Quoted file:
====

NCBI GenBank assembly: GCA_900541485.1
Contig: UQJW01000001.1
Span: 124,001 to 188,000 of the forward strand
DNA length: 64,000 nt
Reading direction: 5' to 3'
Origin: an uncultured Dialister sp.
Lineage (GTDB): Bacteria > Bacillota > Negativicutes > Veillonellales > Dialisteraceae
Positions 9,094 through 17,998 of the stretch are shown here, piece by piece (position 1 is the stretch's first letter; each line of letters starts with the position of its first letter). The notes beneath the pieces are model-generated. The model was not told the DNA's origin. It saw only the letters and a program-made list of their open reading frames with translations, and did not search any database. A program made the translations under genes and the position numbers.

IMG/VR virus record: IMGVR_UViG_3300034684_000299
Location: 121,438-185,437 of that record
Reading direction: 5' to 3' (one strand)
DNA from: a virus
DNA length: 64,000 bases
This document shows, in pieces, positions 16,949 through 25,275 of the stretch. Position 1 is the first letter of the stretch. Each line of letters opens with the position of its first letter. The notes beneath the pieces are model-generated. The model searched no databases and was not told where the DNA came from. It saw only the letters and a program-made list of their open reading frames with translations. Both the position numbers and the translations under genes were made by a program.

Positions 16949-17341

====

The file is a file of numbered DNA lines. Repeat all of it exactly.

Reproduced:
NCBI GenBank assembly: GCA_900541485.1
Contig: UQJW01000001.1
Span: 124,001 to 188,000 of the forward strand
DNA length: 64,000 nt
Reading direction: 5' to 3'
Origin: an uncultured Dialister sp.
Lineage (GTDB): Bacteria > Bacillota > Negativicutes > Veillonellales > Dialisteraceae
Positions 9,094 through 17,998 of the stretch are shown here, piece by piece (position 1 is the stretch's first letter; each line of letters starts with the position of its first letter). The notes beneath the pieces are model-generated. The model was not told the DNA's origin. It saw only the letters and a program-made list of their open reading frames with translations, and did not search any database. A program made the translations under genes and the position numbers.

IMG/VR virus record: IMGVR_UViG_3300034684_000299
Location: 121,438-185,437 of that record
Reading direction: 5' to 3' (one strand)
DNA from: a virus
DNA length: 64,000 bases
This document shows, in pieces, positions 16,949 through 25,275 of the stretch. Position 1 is the first letter of the stretch. Each line of letters opens with the position of its first letter. The notes beneath the pieces are model-generated. The model searched no databases and was not told where the DNA came from. It saw only the letters and a program-made list of their open reading frames with translations. Both the position numbers and the translations under genes were made by a program.

Positions 16949-17341